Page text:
Davos Agenda

Trump, Greta and 4 other top stories from the first day of Davos 2020

President Donald J. Trump, President of the United States of America appears before the media at the World Economic Forum Annual Meeting 2020 in Davos-Klosters, Switzerland, 21 January. Copyright by World Economic Forum/ Valeriano Di Domenico\r

President Donald Trump gave an optimistic speech at Davos

Ceri Parker
Our Impact
What's the World Economic Forum doing to accelerate action on Davos Agenda?
A hand holding a looking glass by a lake
Crowdsource Innovation
Get involved with our crowdsourced digital platform to deliver impact at scale
Stay up to date:

Davos Agenda

This article is part of: World Economic Forum Annual Meeting

On a sunny day in the Alps, climate change dominated conversations at Davos 2020 - with some exceptions.

1. 'We must reject the prophets of doom'

In his second address at Davos, US President Donald Trump listed his administration's economic achievements, making a strong call for optimism and faith in the future.

"We continue to embrace technology not to shun it. When people are free to innovate, millions will live longer, happier and healthier lives. For three years now, America has shown the world that the path to a prosperous future begins with putting workers first, choosing growth and freeing entrepreneurs to bring their dreams to life," he said.

You can watch his special address in full here.

Donald Trump Davos
2. Our house is still on fire

The evidence on climate change is irrefutable, and tireless teenage campaigner Greta Thunberg voiced her frustration on the world's failure to act.

"You say children shouldn’t worry. You say: 'Just leave this to us. We will fix this, we promise we won’t let you down. Don’t be so pessimistic.'

And then — nothing. Silence. Or something worse than silence. Empty words and promises which give the impression that sufficient action is being taken."


She was not the only voice to call for an urgent end to the fossil economy. In the session Averting a Climate Catastrophe, Hindou Oumarou Ibrahim, President of the Association for Indigenous Women and Peoples of Chad, said that in her region people were already dying because of climate change.


What’s the World Economic Forum doing about climate change?

Hindou Oumarou Ibrahim at Davos 2020

3. Capitalism is dead. Long live happiness.

In a session on the future of stakeholder capitalism - the Forum's underlying belief that businesses are responsible to all parts of society - business leaders called for a new era.

Marc Benioff, Chairman and Co-Chief Executive Officer, Salesforce said: "Capitalism as we have known it is dead. This obsession with maximising profits for shareholders alone has lead to a climate emergency."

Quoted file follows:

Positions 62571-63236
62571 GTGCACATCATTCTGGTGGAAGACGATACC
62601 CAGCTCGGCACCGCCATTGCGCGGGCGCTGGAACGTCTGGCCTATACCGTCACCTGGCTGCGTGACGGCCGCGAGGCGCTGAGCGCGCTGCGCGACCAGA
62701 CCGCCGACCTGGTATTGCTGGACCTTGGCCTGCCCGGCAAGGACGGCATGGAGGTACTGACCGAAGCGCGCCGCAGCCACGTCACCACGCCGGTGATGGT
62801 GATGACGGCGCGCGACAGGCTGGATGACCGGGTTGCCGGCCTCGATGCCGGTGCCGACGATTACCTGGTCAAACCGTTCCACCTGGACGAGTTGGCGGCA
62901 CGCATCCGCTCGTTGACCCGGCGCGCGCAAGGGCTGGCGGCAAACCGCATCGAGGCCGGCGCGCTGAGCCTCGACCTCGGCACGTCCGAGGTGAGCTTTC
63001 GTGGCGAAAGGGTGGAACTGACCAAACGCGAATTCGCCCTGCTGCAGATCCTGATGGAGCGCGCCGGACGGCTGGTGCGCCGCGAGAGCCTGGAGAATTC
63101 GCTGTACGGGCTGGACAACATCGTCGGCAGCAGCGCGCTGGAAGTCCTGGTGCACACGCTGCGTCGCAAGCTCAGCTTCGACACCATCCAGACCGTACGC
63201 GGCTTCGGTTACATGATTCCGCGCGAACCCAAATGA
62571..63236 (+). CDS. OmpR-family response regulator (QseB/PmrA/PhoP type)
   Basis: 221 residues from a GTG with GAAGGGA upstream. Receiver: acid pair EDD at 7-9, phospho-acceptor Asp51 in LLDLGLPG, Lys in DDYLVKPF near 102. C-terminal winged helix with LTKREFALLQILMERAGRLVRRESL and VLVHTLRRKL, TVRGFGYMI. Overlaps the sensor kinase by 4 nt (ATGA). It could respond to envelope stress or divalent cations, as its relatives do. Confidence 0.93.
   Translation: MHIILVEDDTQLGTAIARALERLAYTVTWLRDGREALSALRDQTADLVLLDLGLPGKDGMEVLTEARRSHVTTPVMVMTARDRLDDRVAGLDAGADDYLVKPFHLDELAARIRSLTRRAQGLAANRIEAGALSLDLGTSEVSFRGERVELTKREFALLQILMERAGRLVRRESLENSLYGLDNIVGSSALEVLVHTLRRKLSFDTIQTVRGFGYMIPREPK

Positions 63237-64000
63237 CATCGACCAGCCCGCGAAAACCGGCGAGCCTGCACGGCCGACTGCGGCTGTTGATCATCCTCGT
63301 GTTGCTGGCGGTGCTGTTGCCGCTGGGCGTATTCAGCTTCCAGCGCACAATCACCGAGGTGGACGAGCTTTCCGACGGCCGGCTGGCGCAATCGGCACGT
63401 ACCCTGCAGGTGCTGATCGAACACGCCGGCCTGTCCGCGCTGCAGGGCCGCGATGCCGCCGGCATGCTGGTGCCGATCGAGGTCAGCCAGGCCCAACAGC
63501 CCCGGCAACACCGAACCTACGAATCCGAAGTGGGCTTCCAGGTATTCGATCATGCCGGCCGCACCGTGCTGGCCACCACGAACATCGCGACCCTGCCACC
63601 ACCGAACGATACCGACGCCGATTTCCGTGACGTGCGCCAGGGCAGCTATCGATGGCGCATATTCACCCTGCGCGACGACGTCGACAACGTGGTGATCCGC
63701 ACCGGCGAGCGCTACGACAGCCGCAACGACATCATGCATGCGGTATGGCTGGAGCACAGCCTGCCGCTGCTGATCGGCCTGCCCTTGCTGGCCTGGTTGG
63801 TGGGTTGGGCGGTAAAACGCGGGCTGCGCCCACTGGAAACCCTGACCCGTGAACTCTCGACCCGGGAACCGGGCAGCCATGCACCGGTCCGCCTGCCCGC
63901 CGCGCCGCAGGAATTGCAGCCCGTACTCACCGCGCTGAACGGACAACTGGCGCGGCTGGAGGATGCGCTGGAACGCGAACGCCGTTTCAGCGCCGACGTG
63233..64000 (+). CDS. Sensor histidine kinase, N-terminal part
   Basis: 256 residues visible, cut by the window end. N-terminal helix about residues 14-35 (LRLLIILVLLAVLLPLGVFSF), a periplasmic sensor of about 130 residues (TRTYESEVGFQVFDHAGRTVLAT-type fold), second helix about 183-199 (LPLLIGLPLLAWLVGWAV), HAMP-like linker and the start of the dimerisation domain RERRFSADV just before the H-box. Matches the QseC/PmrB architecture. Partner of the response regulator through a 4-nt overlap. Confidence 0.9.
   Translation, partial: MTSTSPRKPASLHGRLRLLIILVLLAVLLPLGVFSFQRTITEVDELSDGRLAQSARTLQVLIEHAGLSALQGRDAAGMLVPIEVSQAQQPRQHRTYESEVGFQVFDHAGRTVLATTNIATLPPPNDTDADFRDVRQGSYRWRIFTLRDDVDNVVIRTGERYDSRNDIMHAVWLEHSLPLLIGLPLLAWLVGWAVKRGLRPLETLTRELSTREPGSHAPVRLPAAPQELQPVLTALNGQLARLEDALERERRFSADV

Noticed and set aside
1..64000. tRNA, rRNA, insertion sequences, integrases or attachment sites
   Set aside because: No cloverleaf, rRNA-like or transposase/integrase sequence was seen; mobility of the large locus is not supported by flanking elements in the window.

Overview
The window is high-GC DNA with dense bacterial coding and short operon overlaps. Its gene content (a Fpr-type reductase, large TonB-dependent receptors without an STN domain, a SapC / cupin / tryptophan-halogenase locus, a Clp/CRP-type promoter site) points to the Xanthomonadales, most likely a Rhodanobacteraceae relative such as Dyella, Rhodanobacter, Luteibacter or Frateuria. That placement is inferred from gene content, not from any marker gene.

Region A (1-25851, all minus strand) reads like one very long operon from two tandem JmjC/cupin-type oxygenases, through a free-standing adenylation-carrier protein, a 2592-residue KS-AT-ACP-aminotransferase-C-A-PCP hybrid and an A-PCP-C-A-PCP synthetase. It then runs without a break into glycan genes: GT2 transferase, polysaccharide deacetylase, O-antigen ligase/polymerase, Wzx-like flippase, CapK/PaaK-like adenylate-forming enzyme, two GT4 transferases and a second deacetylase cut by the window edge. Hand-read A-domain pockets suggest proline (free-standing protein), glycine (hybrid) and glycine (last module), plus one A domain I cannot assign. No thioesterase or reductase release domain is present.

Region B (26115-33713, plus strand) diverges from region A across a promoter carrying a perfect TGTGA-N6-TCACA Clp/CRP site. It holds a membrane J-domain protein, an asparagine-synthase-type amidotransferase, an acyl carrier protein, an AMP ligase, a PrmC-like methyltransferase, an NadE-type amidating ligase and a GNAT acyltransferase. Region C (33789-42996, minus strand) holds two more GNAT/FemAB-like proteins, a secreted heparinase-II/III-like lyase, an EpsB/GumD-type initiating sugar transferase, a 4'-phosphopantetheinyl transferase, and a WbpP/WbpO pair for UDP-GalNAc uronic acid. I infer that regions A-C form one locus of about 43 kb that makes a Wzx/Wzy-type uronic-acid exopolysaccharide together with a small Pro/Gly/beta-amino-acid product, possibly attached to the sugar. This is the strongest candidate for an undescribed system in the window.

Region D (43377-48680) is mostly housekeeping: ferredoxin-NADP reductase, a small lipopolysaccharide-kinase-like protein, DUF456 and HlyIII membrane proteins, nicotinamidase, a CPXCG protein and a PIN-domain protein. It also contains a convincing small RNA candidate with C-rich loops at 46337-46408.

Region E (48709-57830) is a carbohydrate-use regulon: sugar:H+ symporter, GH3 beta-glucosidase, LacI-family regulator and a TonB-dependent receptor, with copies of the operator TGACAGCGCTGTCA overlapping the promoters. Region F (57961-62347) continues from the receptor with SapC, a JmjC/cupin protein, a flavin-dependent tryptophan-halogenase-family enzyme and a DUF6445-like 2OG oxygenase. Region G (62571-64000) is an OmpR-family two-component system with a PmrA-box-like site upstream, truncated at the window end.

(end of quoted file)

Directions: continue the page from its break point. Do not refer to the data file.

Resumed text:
Ginni Rometty, Chairman, President and CEO, International Business Council, IBM Corporation, called for reskilling to build stronger societies.


4. China made the case for global cooperation

Following warm words from President Trump on his relationship with China amid a ceasefire in the trade war, Han Zheng, Vice-Premier of the People's Republic of China, spoke of the importance of cooperation.


He urged nations to continue down the path of economic globalization, resolving difficulties and issues by building an inclusive and open world economy together. "Unilateral and protectionist practices, which run counter to the global trend, will go nowhere," he said. "They will only weaken the foundation of global growth and trade, and end up hurting everyone's interests."

5. Revealed, a new tool to scale up solutions to our toughest challenges

The World Economic Forum unveiled UpLink, an open platform that will be live next month with the aim of scaling up bright ideas to meet the UN's Sustainable Development Goals.

"Initiatives shouldn't just come from enlightened business leaders or governments. We have to engage people," Professor Klaus Schwab, the Forum's Founder and Executive Chairman, explained. "They have the ideas. We have to give them the means to translate their ideas into action."

Melati Wijsen, the founder of Indonesia's Bye Bye Plastic Bags, said that UpLink would give young people like her a platform to make sure their ideas are taken seriously.


6. 'I am hackable'

In a session on the 'arms race' for dominance over technology like AI, the historian Yuval Harari warned that we're heading for a dangerous, uncertain future.


"The point is when you gather enough data on people, you get to know people better than they know yourself. Are we at the point where companies or governments can hack millions of people, that means they know my medical history, personal weaknesses?... You can hack my body, my brain, my life, you can reach a point where you know me better than I know myself."

Don't miss any update on this topic

Create a free account and access your personalized content collection with our latest publications and analyses.

Sign up for free

License and Republishing

World Economic Forum articles may be republished in accordance with the Creative Commons Attribution-NonCommercial-NoDerivatives 4.0 International Public License, and in accordance with our Terms of Use.

The views expressed in this article are those of the author alone and not the World Economic Forum.

World Economic Forum logo
Global Agenda

The Agenda Weekly

A weekly update of the most important issues driving the global agenda

Subscribe today

You can unsubscribe at any time using the link in our emails. For more details, review our privacy policy.

AI, leadership, and the art of persuasion – Forum  podcasts you should hear this month

Robin Pomeroy

March 1, 2024

About Us



Partners & Members

  • Join Us

Language Editions

Privacy Policy & Terms of Service

© 2024 World Economic Forum